IN THE 1980s, Saddam Hussein threatened to wipe out Israel within hours employing a dualuse chemical. Before that, he bragged about his regime’s ability to defeat the most formidable force in the region. He engaged in war with Iran that lasted for eight years without achieving his objective — to remove the Mullah regime in order to thwart its exporting revolution and expansionism scheme.
In 2003, the world came to know that the strength of the Iraqi regime was just a ‘Sahhaf’ vocal phenomenon (attributed to Al-Sahhaf, Iraq’s information minister at the time); and that the rhetoric of exterminating enemies along the Iraqi border was one of the illusionary slogans the Arabs fell for throughout the previous decades. For years now, the peacock pride regime in Tehran has been repeating Saddam’s façade.
It has been bragging about its ballistic missiles, whereas its scheme depends on operating creedal and sectarian militias in a bid to fortify its claim of being the vindicator of aggrieved Shias in the world. Tehran has literally been executing the Israeli conviction to weaken the Arab and Muslim nations through internal fighting, instead of engaging in war with them.
This tactic aims to make the Arab and Muslim nations preoccupied with themselves in a bid to prevent them from focusing on fighting against their enemy; hence, Tel Aviv found Tehran as its best tool for executing that scheme. Since the march of Khomeini’s movement started in Paris, there has always been someone within his retinue who ensures that the course of the movement serves the interest of Israel. The US and Israel have been operating based on this conviction for the past three decades.
However, it seems the course has started to change, especially after Tel Aviv found it difficult to emancipate itself from the chuckles of the peace treaties it has signed with Jordan and Egypt, and diplomatic relations with Qatar and some Arab countries.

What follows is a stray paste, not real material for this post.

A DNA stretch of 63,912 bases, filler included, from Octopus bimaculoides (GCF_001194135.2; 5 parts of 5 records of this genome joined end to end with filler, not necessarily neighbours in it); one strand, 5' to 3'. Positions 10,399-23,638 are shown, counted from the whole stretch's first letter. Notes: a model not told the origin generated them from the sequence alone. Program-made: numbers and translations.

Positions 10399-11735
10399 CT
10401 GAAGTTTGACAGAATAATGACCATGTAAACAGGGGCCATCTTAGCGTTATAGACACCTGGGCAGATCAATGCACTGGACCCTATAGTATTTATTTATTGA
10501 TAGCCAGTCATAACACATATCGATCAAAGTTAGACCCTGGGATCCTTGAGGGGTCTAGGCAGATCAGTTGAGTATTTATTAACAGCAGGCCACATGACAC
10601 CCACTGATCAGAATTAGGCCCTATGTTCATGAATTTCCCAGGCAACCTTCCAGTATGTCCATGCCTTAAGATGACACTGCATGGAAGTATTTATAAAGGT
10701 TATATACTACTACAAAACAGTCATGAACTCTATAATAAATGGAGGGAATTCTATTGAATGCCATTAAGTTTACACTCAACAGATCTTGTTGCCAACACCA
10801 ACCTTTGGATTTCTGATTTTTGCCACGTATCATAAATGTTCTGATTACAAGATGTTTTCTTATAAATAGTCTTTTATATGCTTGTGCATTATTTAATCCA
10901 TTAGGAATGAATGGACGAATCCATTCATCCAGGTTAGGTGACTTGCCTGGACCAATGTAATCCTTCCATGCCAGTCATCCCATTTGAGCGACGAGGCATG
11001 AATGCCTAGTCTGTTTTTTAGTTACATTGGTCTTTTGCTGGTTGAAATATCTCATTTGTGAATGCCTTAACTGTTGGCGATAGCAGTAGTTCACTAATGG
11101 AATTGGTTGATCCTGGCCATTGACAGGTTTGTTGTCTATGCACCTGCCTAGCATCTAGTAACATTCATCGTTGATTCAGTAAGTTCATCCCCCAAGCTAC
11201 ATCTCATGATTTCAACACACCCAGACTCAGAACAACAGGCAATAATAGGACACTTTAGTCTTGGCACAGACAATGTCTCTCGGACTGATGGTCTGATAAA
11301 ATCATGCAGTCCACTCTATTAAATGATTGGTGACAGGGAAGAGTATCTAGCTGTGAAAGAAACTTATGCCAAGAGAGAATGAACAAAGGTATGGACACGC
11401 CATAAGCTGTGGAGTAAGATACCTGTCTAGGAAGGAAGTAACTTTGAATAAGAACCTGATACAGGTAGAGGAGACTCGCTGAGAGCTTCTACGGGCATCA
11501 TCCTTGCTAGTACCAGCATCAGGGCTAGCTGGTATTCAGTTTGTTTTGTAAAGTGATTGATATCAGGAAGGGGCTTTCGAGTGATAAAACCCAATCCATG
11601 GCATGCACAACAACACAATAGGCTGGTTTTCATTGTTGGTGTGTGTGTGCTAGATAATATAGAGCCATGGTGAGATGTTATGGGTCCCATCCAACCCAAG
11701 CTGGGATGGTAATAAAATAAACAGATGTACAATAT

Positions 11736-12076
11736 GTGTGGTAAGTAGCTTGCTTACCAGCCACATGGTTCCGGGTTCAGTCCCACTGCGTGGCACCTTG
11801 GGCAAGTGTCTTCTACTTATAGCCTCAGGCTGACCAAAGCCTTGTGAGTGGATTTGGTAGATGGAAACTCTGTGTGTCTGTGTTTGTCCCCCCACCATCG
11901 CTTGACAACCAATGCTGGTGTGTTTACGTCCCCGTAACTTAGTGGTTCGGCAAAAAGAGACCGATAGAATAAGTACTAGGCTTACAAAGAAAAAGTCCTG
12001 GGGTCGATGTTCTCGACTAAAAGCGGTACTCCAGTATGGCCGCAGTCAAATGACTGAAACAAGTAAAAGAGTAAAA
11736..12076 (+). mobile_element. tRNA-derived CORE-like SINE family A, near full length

This development has convinced the policy makers in Israel and US that Iran’s destructive tool will not remain under their control.
In fact, Tehran has its own scheme to expand its influence horizontally by creating militia groups in regional countries and carrying out terrorist operations in various parts of the world — and vertically by changing the religious culture of nations and campaigns on converting people into Shias with the illusion that it can impose its opinion on the entire Muslim world.
Iran’s scheme comes with the flexing of its weaponry and missile muscles, as well as militarization of community that is unacceptable for Israel and current US administration, which saw how Iran benefited from the nuclear deal sponsored by the previous US administration and the flow of money into its gangs in the region and the world. Indeed, there is a huge difference in military might between Iran and the US.
Nevertheless, the supremacy of the latter does not prevent the former from using means of terrorism, which do not need intercontinental ballistic missiles. It is enough to see how Tehran helped al-Qaeda during the Sept 11, 2001 terrorist attacks for it to be the unforgettable injury of the US. Since the launching of the peace train between Arabs and Israel, the regime in Iran has become a burden to its operators; thus, a change in strategy has become vital to prevent the cancerous expansion of Iran.
Considering the current internal condition of Iran and the aftermath of the nuclear deal cancellation by the US, Iran is on a cliff and it will reach the bottom through local populace revolution with the help of the international community in pursuing leaders of the Mullah regime. Until then, we will witness the fall of Iran’s pillars in Syria, Yemen, Lebanon and Iraq.
This will be the first sign of the end of this ignorant enemy who is living in the age of darkness. This insolent enemy believes that he can rule 1.4 billion Muslims or impose the Persian religious culture on them at a time the Arab Shias hate him for the suffering he brought to them.
By Ahmed Al-Jarallah
Editor-in-Chief, the Arab Times